About the Author: “Family is at the core of who I am which is why I’m sharing this picture of me and my family and why families are at the center of most of my books whether it is families torn apart by injury (Worth) or absence (The Year of the Sawdust Man) or drawn together by tragedy (Water Steps and The Keening) or seeking each other (Walking Home to Rosie Lee).
When I’m not joining my family for a board game, a jaunt to the park, or a trip to the zoo, I’m usually writing or reading, but I’m also an associate professor of English at Greenville College in the academic year and a visiting associate professor in the Hollins University Summer Graduate Program in Children’s and Young Adult Literature.” (Bio taken from Author’s Website).
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Alexandria LaFaye: The past shapes us and our future so it’s important to know what happened in our personal and collective past and explore how it molded not only the people in that era, but also in the eras to come. I wrote The Year of the Sawdust Man, my first published novel in Louisiana in the 1930 because Huey Long reshaped the state in that decade and my grandfather’s family hailed from that state. Fantasy explores our own world through metaphor, allowing us to critique, expand, and project our own reality in a creative way. I love writing in new genres because it tests my skills.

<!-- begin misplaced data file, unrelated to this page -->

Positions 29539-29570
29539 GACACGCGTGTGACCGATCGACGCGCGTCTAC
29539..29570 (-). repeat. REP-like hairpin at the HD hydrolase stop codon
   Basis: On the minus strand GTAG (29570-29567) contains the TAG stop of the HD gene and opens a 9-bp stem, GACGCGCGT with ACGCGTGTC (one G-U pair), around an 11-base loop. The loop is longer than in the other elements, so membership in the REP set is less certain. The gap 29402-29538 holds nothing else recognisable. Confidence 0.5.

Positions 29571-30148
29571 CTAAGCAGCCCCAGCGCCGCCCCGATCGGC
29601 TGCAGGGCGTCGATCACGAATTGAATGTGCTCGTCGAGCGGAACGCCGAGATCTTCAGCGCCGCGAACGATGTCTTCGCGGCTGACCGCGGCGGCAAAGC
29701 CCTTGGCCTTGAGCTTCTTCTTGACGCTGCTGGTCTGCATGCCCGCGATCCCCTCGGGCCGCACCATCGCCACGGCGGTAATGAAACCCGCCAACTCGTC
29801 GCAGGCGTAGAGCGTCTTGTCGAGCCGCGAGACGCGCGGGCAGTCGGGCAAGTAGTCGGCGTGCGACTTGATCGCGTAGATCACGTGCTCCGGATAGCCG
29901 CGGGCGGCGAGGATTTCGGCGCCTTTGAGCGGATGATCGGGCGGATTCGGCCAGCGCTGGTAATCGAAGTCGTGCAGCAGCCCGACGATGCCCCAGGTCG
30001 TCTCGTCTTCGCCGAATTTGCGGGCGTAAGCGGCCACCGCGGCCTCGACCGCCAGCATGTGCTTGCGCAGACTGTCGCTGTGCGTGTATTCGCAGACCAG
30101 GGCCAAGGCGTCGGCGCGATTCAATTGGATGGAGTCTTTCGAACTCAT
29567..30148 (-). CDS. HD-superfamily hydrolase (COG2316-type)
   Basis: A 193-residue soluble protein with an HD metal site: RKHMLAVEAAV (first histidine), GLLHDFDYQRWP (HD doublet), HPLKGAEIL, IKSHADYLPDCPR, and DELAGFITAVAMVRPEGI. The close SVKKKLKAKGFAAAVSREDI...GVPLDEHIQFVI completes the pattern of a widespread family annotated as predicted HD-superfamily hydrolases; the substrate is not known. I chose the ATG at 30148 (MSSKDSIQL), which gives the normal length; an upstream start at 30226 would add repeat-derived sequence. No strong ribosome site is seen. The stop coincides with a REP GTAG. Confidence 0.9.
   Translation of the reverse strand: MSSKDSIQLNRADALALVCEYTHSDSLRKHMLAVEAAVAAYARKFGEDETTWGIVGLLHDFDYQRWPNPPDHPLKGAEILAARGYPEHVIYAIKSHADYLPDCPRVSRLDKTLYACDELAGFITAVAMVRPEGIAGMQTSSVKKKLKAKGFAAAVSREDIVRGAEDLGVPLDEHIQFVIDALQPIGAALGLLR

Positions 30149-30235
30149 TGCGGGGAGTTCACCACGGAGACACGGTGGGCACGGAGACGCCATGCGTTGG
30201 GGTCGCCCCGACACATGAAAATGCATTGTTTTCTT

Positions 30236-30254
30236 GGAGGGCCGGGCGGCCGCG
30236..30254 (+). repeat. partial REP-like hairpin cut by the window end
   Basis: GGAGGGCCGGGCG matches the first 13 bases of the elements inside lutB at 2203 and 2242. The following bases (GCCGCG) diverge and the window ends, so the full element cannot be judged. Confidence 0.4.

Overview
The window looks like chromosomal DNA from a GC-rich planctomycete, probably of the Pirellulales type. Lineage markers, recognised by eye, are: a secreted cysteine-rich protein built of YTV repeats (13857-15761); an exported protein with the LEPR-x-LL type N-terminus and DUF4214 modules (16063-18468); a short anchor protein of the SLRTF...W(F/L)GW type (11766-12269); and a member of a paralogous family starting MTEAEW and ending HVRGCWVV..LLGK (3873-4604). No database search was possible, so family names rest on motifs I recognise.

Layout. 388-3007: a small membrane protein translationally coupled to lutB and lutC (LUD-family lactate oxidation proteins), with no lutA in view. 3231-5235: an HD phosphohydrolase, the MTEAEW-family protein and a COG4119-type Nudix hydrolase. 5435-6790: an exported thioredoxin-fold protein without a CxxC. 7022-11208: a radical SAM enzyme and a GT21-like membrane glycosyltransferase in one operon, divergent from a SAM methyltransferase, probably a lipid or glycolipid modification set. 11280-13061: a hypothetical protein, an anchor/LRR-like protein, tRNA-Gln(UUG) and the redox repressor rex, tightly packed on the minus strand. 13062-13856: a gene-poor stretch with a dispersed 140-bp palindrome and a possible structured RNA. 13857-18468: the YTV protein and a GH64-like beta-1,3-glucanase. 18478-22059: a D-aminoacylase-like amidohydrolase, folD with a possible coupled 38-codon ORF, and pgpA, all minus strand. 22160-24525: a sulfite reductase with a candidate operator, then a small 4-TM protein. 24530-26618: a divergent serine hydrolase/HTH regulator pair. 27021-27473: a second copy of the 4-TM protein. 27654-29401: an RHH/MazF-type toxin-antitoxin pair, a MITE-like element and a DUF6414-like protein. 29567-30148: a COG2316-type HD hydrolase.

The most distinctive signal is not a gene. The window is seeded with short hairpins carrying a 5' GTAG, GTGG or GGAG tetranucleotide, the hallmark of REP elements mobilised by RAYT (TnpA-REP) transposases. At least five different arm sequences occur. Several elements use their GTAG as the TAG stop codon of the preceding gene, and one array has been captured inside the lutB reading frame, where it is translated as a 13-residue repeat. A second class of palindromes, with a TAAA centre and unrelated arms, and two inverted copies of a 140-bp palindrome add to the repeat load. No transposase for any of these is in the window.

AL: How those who are unique find their way in a world that suppresses individuality.
AL: I write the stories that ask to be told. Those requests come out of my subconscious and I’m personally and professionally compelled to help the next generation become the best they can be.
AL: Kids always ask me this and I have to say, “I couldn’t pick one, the others would get jealous.” Actually, I can’t answer that question because I don’t favor one book over another.
AL: That the publishing field is driven by their need to make a profit and my books are not written with profit in mind. Many editors express their admiration for my work, but aren’t ready to take a risk on purchasing a manuscript because they fear it won’t sell enough copies.
AL: Difficult, but essential. I’m fortunate to have a husband who is willing to take over the household while I venture off for a writing retreat. I also spend a lot of late nights, knowing I should be grading. Sorry students!
AL: I tried writing it in prose many times, then I had dinner with the wonderful poet Paul Janezcko who said, “Why not write it verse.” My answer was that I’d never really written much poetry. His reply was, why not start now? Why not indeed. When I started writing Pretty Omens the poetry poured out. I’ve always been a lyrical writer and apparently, poetry was the next step for me and one that came surprisingly naturally.
AL: How much space do you have? It’s not official, but a little birdie told me I may have a historical picture book in the works. More on that when it becomes official. I’m in the revision phase on a novel called Breathitt Until You Die and it’s a new adventure for me in many ways because it’s a contemporary YA about an abused teen who gets in trouble with the law, then gets a second chance with the mother he’d thought was dead. He has to learn to be loved because his father showed him only abuse. I’m also working on a teen retelling of the Sherlock Holmes story centered a Holmesian character who is neither male or female and only known as Sheer working to uncover why his Geometry teacher has been replaced by the doppelganger who killed him.
PRR Writer, Rachel Lowry